Twelve days before the Trump administration will decide whether or not to re-certify Iran's compliance with the Iran deal, Secretary of Defense James Mattis told Congress it's in America's national security interest to keep the agreement.
Testifying before the Senate Armed Services Committee on Tuesday, Mattis replied in the affirmative to a question about whether it was in the U.S. national security interest to stay in the Joint Comprehensive Plan of Action (JCPOA) -- better known as the Iran deal -- an international agreement which restricts Iran's enrichment of uranium and its stockpiles.
"If we can confirm that Iran is living by the agreement, if we can determine that this is in our best interest, then clearly, we should stay with it," Mattis said. "I believe, at this point in time, absent indications to the contrary, it is something the president should consider staying with."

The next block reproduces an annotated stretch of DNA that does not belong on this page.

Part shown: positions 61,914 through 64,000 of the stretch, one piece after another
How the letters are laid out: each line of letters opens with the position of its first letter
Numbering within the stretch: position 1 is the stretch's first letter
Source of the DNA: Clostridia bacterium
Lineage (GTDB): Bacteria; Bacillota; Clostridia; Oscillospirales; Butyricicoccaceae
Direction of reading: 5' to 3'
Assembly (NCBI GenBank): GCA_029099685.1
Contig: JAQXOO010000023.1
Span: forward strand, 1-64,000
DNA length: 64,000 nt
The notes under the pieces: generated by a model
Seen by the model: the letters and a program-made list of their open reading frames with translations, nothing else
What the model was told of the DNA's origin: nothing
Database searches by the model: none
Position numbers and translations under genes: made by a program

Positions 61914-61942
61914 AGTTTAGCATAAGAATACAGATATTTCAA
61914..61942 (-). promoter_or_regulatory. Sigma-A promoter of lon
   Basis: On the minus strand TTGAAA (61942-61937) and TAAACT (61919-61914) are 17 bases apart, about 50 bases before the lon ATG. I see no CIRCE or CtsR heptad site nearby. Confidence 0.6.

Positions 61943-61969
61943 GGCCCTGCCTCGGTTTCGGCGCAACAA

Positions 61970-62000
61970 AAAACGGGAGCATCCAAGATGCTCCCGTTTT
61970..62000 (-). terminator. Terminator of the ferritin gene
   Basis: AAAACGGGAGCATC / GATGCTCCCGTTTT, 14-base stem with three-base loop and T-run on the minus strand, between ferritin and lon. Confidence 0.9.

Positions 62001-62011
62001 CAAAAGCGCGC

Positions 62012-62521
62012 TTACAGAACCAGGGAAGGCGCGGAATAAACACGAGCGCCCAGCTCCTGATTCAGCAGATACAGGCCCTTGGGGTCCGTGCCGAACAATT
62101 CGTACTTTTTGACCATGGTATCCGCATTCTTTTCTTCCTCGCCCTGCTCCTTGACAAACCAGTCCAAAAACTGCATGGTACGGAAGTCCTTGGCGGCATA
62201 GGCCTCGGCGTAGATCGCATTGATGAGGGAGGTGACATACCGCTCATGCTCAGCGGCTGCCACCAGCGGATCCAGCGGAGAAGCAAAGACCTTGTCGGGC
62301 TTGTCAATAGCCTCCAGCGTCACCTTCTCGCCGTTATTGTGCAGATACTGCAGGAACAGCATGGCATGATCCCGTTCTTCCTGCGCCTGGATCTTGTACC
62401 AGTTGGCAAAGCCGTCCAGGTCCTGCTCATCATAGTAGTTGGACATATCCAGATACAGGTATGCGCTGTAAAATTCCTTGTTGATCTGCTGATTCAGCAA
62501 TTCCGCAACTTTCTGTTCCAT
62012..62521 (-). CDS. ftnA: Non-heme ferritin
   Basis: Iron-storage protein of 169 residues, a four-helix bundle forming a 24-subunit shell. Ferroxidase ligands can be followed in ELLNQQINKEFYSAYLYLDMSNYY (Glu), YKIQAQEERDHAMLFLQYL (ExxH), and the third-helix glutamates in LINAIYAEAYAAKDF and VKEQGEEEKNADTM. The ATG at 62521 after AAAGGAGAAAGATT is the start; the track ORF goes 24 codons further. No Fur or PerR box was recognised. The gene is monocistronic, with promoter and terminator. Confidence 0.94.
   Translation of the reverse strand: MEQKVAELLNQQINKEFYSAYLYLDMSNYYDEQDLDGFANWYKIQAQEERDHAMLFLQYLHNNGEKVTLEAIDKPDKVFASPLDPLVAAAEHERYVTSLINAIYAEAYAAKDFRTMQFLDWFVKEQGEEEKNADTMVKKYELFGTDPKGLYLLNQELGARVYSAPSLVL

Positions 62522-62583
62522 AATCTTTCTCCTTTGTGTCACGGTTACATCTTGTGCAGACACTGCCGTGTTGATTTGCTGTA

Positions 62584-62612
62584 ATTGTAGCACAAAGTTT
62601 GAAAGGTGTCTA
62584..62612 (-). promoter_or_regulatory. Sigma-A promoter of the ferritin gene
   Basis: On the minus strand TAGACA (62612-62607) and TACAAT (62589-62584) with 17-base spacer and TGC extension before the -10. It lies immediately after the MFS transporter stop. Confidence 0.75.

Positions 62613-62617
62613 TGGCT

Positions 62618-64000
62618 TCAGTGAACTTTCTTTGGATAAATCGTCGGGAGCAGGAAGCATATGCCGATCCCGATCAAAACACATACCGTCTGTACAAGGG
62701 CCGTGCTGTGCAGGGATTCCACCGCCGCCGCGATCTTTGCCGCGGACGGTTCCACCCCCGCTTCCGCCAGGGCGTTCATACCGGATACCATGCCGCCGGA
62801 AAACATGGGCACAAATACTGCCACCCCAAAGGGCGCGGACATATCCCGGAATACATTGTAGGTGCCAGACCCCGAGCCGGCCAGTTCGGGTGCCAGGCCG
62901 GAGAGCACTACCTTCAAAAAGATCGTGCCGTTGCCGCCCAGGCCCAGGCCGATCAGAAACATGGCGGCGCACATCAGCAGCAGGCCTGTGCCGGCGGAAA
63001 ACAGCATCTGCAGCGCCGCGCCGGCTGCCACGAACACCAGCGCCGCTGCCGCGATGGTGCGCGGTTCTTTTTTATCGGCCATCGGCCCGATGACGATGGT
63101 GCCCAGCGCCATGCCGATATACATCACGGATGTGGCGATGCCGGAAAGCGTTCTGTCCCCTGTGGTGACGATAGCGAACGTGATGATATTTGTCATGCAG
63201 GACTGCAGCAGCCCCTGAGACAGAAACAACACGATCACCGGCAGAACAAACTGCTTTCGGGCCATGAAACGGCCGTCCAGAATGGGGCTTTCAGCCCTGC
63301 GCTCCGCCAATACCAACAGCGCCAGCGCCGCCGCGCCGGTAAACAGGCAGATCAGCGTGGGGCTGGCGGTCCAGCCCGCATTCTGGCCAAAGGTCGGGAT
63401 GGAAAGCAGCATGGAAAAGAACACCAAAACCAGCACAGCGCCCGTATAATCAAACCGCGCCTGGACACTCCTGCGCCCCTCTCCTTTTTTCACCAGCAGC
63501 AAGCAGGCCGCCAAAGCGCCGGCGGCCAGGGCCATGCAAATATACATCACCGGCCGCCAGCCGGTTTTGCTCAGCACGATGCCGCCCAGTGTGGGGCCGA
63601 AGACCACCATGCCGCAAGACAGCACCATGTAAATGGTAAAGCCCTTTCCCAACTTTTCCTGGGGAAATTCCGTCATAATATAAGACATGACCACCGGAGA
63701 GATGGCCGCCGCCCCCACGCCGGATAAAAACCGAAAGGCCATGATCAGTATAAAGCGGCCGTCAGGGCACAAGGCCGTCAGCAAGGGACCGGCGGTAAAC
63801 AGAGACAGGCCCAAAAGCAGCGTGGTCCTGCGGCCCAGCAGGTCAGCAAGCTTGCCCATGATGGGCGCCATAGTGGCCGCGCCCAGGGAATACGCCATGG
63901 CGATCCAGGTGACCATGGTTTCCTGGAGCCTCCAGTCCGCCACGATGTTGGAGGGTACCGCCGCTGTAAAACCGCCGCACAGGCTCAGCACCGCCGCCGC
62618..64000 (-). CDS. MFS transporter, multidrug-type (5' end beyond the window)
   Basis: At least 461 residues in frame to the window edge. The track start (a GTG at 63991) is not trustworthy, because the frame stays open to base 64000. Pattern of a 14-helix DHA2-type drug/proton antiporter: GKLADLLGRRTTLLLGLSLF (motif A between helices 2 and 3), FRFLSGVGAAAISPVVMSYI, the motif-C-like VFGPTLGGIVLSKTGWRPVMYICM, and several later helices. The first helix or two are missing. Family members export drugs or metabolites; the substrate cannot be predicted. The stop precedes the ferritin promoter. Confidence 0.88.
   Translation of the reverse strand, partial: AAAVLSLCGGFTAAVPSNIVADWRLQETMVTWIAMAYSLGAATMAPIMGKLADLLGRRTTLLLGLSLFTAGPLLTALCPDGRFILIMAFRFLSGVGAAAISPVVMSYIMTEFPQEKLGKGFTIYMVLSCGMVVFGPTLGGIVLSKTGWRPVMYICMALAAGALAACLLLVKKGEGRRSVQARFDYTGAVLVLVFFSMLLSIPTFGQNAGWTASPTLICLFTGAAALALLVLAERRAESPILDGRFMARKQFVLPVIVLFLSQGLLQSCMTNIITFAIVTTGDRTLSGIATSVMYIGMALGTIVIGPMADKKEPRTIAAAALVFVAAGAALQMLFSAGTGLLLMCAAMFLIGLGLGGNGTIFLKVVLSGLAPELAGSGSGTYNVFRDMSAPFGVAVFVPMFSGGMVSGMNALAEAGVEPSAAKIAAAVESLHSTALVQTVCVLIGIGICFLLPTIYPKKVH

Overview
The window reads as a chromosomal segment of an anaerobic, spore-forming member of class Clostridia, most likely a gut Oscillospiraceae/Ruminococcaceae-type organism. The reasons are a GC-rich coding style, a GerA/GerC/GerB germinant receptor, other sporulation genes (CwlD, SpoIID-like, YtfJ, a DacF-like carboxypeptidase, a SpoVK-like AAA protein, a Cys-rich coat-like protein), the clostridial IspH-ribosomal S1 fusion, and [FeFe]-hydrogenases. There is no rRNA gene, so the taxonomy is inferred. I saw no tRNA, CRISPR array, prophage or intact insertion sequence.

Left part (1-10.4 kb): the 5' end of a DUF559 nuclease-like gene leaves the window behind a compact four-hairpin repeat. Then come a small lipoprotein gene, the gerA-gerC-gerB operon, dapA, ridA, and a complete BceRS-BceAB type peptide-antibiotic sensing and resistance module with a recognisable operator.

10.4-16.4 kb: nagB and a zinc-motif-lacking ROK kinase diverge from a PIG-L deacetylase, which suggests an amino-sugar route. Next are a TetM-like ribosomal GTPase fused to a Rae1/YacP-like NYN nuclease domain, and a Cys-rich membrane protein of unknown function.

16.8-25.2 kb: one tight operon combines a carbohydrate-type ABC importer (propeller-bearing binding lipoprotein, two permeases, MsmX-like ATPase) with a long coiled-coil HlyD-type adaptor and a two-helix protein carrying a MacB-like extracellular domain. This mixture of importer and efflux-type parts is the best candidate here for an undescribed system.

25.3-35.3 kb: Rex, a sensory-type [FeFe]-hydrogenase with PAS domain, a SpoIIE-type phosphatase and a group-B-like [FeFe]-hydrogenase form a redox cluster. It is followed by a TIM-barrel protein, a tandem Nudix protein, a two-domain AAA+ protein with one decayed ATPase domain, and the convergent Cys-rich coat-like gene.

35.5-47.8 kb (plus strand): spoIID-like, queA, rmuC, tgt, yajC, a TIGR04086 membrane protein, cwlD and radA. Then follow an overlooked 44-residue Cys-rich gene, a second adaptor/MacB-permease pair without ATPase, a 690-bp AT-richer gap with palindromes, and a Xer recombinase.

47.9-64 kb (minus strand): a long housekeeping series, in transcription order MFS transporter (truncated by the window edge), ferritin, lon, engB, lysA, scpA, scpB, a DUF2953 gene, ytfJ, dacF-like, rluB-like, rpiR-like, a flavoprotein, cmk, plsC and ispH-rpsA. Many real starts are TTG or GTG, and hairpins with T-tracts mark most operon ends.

President Trump, who has repeatedly called the agreement one of the "worst deals" for the U.S., last re-certified Iran's compliance in July. The next deadline for certification is Oct. 15.
If Trump de-certifies Iran's compliance, Congress must decide within 60 days whether or not to reimpose nuclear sanctions against Iran. This would constitute a material breach and essentially destroy the agreement.
"The Iran deal was one of the worst and most one-sided transactions the United States has ever entered into frankly that deal is an embarrassment to the United States, and I don't think you've heard the last of it," Trump said during an address before the United Nations General Assembly in September.
Testifying beside Mattis on Tuesday, the top U.S. general said Iran is in compliance with the deal.
"Iran is not in material breach of the agreement, and I do believe the agreement to date has delayed the development of a nuclear capability by Iran," Gen. Joseph Dunford, chairman of the Joint Chiefs of Staff, said.
In his reconfirmation hearing before the same committee last week, Dunford warned that "holding up agreements that we have signed, unless there's a material breach, would have an impact on others' willingness to sign agreements."
Given the country's compliance with the agreement, Dunford urged the U.S. to focus on other challenges with Iran, namely missile, maritime and cyberthreats, as well as their support for terrorist organizations.